Trapidil (triazolopyrimidine), an inhibitor of platelet aggregation and a platelet-derived growth factor antagonist, has been studied in 723 patients within 1 month of AMI (Japanese Antiplatelet Myocardial Infarction Study).82 The patients were randomly assigned to aspirin, 80 mg/d, trapidil, 300 mg/d, or no antiplatelet therapy for a mean follow-up period of 475 days. The results seem inconsistent. Recurrent AMI incidence was reduced with aspirin compared to no antiplatelet therapy (p = 0.0045), but the reduction with trapidil was NS (p = 0.0810). The incidence of cardiovascular events (ie, cardiovascular death, reinfarction, uncontrolled unstable angina, and nonfatal ischemic stroke) was reduced in the trapidil group (p = 0.0039), but not in the aspirin group.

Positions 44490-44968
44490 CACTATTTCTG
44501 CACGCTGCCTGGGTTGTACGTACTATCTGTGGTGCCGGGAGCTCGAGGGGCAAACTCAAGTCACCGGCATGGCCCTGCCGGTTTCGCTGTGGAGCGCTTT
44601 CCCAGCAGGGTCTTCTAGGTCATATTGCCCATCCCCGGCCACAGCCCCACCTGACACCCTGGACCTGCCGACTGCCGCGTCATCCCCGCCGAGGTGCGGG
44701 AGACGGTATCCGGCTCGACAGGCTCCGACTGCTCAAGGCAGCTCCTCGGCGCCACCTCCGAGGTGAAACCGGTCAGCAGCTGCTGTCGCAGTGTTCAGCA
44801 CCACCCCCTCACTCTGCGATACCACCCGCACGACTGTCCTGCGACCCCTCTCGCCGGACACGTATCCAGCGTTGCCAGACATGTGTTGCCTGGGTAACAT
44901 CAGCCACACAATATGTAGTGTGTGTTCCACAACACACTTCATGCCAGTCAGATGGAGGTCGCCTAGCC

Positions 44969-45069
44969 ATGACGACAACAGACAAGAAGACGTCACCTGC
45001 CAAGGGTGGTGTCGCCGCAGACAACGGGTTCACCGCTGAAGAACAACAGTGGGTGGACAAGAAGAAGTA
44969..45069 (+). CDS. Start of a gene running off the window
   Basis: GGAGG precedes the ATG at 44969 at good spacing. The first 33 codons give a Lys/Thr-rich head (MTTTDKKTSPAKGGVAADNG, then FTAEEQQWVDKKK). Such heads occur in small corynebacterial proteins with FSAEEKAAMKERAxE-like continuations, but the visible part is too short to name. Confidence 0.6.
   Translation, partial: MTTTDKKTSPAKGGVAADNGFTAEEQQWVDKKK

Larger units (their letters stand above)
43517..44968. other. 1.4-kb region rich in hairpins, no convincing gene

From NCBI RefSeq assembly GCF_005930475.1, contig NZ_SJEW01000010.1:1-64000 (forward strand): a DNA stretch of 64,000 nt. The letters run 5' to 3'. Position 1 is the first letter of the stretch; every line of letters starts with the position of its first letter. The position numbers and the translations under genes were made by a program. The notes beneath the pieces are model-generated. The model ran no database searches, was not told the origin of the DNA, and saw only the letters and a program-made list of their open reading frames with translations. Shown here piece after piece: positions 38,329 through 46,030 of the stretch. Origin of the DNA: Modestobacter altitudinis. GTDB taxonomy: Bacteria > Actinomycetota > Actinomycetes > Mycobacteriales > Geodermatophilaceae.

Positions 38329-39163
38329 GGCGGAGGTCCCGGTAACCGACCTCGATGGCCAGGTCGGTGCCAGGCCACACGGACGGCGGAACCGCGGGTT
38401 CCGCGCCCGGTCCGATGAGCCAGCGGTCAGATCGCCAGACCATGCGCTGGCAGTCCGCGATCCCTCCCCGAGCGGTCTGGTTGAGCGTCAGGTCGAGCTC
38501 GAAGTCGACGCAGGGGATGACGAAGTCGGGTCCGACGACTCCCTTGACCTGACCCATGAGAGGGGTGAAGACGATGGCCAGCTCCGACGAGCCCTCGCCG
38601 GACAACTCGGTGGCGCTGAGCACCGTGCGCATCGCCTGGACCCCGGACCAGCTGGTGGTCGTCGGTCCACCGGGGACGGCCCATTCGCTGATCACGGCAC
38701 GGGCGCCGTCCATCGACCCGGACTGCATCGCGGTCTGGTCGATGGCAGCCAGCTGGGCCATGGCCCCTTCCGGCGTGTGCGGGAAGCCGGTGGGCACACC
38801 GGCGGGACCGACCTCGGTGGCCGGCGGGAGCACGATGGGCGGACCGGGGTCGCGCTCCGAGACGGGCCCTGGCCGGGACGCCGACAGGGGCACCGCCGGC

Three large trials have been completed with an oral platelet GPIIb/IIIa receptor antagonist in secondary prevention. The Evaluation of Xemilofiban in Controlling Thrombotic Events trial83 evaluated xemilofiban in 7,232 patients undergoing a percutaneous intervention procedure. Patients were randomized to treatment with xemilofiban, 20 mg administered 30 to 90 min before the procedure, and subsequently to either 10 or 20 mg tid or to placebo for a period of 6 months. The primary end point of a composite of death, MI, and urgent intervention occurred at 30 days in 7.3% of patients receiving the high dose, in 8.1% receiving the low dose, and in 8.1% receiving placebo, and at 6 months in 14.1%, 12.6%, and 13.6% of patients, respectively. The mortality rate (low dose, 1.6%; high dose, 1.1%; placebo, 1.0%) was slightly higher in patients receiving the low dose. The Orbofiban in Patients with Unstable Coronary Syndromes-TIMI 16 trial84randomized 10,288 patients who had experienced acute coronary syndrome manifested by chest pain within the previous 72 h with positive cardiac markers, electrocardiographic changes, or prior cardiovascular disease to orbofiban 50 mg bid for the duration of the trial, orbofiban 50 mg bid for 30 days followed by 30 mg bid, or to placebo. The treatment phase was planned to last an average of 1 year, but recruitment of patients was stopped prematurely because of excess 30-day mortality with orbofiban, 2.0% for the two orbofiban groups combined, vs 1.4% for the placebo group (p=0.02) and 2.3% for the group receiving orbofiban 50 mg followed by 30 mg (p=0.04 vs placebo). The primary outcomes of death, MI, recurrent ischemia leading to hospitalization or urgent intervention, or stroke occurred through 10 months in 23.1% of patients receiving orbofiban 50 mg followed by 30 mg, 22.9% of patients receiving orbofiban 50 mg bid throughout the trial, and 22.8% of patients receiving placebo and the outcome of death in 5.1%, 4.5%, and 3.7% of patients, respectively. The Sibrafiban versus Aspirin to Yield Maximum Protection from Ischemic Heart Events Post-Acute Coronary Syndromes trial85 directly compared the GPIIb/IIIa antagonists to aspirin in 9,233 patients randomized within 7 days of experiencing an acute coronary syndrome to treatment with aspirin (80 mg bid) or to low-dose sibrafiban to achieve at least a 25% inhibition of platelet aggregation, or to high-dose sibrafiban to achieve 50% inhibition. The primary end point of the composite of death, nonfatal infarction or reinfarction, or severe recurrent ischemia at 90 days did not differ significantly among the groups assigned to aspirin (9.8%), to low-dose sibrafiban (10.1%), and to high-dose sibrafiban (10.1%). A second Sibrafiban versus Aspirin to Yield Maximum Protection from Ischemic Heart Events Post-Acute Coronary Syndromes trial testing regimens of low-dose sibrafiban with aspirin and high-dose sibrafiban without aspirin was interrupted following the completion of the first trial. The BRAVO (Blockade of the Receptor to Avoid Vascular Occlusion trial) is currently ongoing, evaluating lefradafiban in a large population of patients who have experienced recent acute coronary syndrome or stroke or who have peripheral vascular disease. So far, the trials with oral GPIIb/IIIa antagonists have not shown a benefit but have shown an excess of bleeding and a trend to increased mortality.